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Amy Schumer says this is the real difference between men and women

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Kayleigh Dray
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WESTWOOD, CA - APRIL 17: Actress Amy Schumer arrives at the premiere of STX Films' 'I Feel Pretty' at Westwood Village Theatre on April 17, 2018 in Westwood, California. (Photo by Axelle/Bauer-Griffin/FilmMagic)

This is why “being a woman sucks,” according to Amy Schumer.

For many years, people have openly wondered about the differences between the sexes: it is for this reason that books such as Men Are From Mars, Women Are From Venus are still bestsellers, even today.

However, speaking during an appearance on Dax Shepard’s Armchair Expert podcast, Amy Schumer has suggested that the only true thing that sets men and women apart from one another is the fact that the latter are sexually objectified on an almost daily basis. 

“Being a woman sucks,” she said. “It’s very difficult… we’re sexualised all the time, even when it seems crazy.

“I feel really bad for these girls who are so hot because guys can’t handle it. You can’t have a conversation, everything skews sexual and you’re gonna be treated differently.”

The I Feel Pretty star went on to state women are left in “constant fear of violence” because of the staggering sexual assault figures, and insisted that men “don’t really understand” what women have to go through on a daily basis.

“1 in 6 women reports being sexually assaulted, but really it’s 1 in 3 women,” said Schumer. “So we’re not even like, is this gonna happen? We’re like, when? Like if I’m in New York and I take the subway – women, we run home at night. We’re afraid. We put the key between our two fingers, like we’re gonna be able to do something with that.”

The actress and comedian added: “We live in constant fear of violence. Just the feeling that we have all day, walking past a guy sitting alone on a bench. We just brace ourselves. And I think that’s something men don’t really understand.”

Schumer’s comments echo the findings of Jackson Katz, a social researcher and author of The Macho Paradox: Why Some Men Hurt Women and How All Men Can Help (which was first published in 2006).

In the preface of his book, Katz explained how he used to make a point of asking all the men in his college class to share the steps they regularly take to prevent sexual assault. 

“Occasionally, a young a guy will raise his hand and say, ‘I stay out of prison,’” he shared. “This is typically followed by another moment of laughter, before someone finally raises his hand and soberly states, ‘Nothing. I don’t think about it.’”

However, to draw a stark comparison, Katz then posed the exact same question to the women in the room.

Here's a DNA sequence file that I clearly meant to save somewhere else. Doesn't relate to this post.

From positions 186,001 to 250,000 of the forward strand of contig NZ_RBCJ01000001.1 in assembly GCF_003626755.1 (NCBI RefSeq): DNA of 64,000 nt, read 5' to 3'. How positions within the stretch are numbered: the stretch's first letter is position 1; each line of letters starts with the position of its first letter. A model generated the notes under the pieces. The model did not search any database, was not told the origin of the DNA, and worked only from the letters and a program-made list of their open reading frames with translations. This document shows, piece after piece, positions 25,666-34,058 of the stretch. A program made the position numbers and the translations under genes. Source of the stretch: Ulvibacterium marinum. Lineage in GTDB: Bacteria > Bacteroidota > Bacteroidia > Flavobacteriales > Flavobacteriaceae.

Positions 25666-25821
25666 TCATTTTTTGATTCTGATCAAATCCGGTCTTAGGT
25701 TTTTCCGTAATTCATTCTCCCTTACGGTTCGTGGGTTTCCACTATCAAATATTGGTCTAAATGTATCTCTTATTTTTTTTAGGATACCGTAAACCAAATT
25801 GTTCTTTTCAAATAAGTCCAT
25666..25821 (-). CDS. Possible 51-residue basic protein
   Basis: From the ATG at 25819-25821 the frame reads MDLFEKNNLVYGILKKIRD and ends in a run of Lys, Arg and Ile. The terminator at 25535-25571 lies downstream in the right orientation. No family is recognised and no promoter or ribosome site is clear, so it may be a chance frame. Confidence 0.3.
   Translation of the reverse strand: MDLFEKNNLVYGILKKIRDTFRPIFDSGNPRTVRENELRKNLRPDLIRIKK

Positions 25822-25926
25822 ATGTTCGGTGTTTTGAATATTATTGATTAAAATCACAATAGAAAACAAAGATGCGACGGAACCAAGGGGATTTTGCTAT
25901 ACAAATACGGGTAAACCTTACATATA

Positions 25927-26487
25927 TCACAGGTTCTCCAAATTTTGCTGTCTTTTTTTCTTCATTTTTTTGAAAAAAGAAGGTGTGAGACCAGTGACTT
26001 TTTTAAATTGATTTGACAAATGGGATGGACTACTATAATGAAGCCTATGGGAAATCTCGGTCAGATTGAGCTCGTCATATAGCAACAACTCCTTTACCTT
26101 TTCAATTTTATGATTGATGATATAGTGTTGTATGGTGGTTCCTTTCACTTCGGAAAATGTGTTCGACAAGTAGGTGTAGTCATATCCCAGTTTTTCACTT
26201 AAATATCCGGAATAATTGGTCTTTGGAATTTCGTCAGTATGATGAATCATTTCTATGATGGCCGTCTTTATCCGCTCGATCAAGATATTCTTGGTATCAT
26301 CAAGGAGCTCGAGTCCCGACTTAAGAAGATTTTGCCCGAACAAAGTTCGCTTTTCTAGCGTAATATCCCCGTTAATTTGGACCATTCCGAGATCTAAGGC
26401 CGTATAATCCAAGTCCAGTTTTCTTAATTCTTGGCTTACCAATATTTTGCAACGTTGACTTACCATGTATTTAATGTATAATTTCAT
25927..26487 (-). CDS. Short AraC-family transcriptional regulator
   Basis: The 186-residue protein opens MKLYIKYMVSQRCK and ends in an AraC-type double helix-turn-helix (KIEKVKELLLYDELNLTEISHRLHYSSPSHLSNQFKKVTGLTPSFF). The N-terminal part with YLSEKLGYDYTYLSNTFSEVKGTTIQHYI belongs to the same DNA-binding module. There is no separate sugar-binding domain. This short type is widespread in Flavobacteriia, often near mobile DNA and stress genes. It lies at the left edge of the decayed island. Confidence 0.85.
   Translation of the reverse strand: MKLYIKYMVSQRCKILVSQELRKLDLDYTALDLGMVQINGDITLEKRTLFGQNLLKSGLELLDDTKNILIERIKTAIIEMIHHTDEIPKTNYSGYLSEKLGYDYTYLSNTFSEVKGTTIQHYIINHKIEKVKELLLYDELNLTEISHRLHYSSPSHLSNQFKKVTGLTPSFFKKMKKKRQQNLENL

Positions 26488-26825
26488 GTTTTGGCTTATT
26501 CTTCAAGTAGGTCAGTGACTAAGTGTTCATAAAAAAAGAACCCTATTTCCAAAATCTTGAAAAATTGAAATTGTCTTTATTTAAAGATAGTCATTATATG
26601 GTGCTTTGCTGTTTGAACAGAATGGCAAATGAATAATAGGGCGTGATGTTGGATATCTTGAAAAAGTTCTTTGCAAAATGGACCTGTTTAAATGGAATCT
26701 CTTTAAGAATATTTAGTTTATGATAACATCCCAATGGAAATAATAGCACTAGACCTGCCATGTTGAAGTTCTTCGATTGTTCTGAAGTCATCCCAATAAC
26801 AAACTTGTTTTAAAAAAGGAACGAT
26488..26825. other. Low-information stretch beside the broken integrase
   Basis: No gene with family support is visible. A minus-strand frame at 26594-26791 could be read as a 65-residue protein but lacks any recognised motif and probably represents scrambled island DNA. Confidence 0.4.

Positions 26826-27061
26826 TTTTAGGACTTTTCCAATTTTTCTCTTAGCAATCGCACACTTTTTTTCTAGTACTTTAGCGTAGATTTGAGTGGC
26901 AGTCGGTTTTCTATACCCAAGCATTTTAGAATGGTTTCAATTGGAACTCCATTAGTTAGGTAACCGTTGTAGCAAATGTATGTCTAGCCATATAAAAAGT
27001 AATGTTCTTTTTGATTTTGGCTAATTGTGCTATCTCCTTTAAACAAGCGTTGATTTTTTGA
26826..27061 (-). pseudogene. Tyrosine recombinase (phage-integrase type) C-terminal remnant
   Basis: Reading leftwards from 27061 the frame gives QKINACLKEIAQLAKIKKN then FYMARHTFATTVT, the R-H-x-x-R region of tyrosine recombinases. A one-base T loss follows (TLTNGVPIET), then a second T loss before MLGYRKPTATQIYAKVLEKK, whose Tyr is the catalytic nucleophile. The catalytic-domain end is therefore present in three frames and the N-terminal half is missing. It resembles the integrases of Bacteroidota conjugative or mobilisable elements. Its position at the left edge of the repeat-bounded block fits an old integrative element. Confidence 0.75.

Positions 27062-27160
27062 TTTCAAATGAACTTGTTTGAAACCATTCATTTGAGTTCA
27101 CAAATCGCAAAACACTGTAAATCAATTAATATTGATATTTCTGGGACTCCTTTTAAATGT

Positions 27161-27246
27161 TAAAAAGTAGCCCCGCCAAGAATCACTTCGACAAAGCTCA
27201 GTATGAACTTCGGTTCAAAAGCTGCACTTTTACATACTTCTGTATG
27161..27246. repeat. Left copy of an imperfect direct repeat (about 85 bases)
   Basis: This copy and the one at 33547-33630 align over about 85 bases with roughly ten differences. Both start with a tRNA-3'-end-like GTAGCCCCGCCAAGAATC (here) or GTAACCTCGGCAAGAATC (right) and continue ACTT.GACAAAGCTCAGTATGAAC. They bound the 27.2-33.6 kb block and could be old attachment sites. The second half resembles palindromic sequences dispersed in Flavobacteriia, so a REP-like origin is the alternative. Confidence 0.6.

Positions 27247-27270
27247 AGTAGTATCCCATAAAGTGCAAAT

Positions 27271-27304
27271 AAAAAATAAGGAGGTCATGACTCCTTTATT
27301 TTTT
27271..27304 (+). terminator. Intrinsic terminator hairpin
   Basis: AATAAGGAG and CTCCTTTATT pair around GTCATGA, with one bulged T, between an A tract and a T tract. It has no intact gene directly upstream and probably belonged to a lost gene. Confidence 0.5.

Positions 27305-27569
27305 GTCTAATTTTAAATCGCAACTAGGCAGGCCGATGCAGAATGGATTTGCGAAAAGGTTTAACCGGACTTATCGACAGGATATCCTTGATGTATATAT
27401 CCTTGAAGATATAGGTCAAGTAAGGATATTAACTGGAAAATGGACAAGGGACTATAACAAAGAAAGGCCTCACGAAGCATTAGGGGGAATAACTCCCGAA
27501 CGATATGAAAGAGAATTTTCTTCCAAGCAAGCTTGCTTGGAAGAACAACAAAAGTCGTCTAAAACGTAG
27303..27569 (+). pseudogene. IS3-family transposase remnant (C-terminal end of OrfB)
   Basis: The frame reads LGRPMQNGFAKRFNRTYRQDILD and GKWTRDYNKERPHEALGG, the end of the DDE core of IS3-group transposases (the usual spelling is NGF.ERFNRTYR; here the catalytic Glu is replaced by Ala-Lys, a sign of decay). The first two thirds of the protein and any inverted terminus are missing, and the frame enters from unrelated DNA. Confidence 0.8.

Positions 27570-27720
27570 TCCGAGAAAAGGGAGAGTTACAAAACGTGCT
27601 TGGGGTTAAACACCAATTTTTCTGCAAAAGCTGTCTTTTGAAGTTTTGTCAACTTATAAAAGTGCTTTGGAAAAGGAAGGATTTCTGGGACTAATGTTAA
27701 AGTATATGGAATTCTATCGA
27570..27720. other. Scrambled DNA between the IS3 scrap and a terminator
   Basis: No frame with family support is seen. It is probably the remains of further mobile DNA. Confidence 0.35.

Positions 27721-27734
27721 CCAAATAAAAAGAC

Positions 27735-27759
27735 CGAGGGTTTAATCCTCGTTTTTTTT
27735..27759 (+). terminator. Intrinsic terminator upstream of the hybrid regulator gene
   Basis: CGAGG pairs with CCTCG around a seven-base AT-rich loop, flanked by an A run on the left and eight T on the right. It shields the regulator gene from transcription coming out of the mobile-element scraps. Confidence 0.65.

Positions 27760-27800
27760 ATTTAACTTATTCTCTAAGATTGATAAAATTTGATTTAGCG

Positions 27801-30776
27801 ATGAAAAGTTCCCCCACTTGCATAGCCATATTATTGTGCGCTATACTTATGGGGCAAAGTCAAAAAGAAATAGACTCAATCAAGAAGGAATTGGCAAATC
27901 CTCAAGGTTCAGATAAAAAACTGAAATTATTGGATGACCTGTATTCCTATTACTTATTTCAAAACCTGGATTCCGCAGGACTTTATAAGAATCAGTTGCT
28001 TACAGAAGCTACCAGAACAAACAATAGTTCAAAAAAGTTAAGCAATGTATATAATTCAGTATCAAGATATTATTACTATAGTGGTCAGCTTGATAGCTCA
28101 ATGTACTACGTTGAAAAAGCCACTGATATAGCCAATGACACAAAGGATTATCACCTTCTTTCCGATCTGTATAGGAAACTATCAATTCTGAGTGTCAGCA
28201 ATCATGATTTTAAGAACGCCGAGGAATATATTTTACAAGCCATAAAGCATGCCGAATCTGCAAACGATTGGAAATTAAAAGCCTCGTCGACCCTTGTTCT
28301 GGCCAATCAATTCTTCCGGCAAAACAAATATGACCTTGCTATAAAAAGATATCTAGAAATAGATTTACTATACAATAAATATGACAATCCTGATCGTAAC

“Women throughout the audience immediately start raising their hands. As the men sit in stunned silence, the women recount safety precautions they take as part of their daily routine,” says Katz.

And their answers make for an extensive list:

  1. Hold my keys as a potential weapon.
  2. Look in the back seat of the car before getting in.
  3. Carry a cell phone.
  4. Don’t go jogging at night.
  5. Lock all the windows when I sleep, even on hot summer nights.
  6. Be careful not to drink too much.
  7. Don’t put my drink down and come back to it; make sure I see it being poured.
  8. Own a big dog.
  9. Carry Mace or pepper spray.
  10. Have an unlisted phone number.
  11. Have a man’s voice on my answering machine.
  12. Park in well-lit areas.
  13. Don’t use parking garages.
  14. Don’t get on elevators with only one man, or with a group of men.
  15. Vary my route home from work.
  16. Watch what I wear.
  17. Don’t use highway rest areas.
  18. Use a home alarm system.
  19. Don’t wear headphones when jogging.
  20. Avoid forests or wooded areas, even in the daytime.
  21. Don’t take a first-floor apartment.
  22. Go out in groups.
  23. Own a firearm.
  24. Meet men on first dates in public places.
  25. Make sure to have a car or cab fare.
  26. Don’t make eye contact with men on the street.
  27. Make assertive eye contact with men on the street.

As Schumer has made very clear, women are still taking these daily precautions, some 12 years after Katz’s social experiment was first carried out.

We can only hope that now, 12 months after the #MeToo movement went global, men are becoming more aware of the trials and tribulations faced by women – and doing their best to build trust with the women in their lives. Because it is only by reaching out, offering support and taking women’s words to heart that we can bring positive change into the world.

Images: Getty 

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Kayleigh Dray

Kayleigh Dray is editor of Stylist.co.uk, where she chases after rogue apostrophes and specialises in films, comic books, feminism and television. On a weekend, you can usually find her drinking copious amounts of tea and playing boardgames with her friends. 

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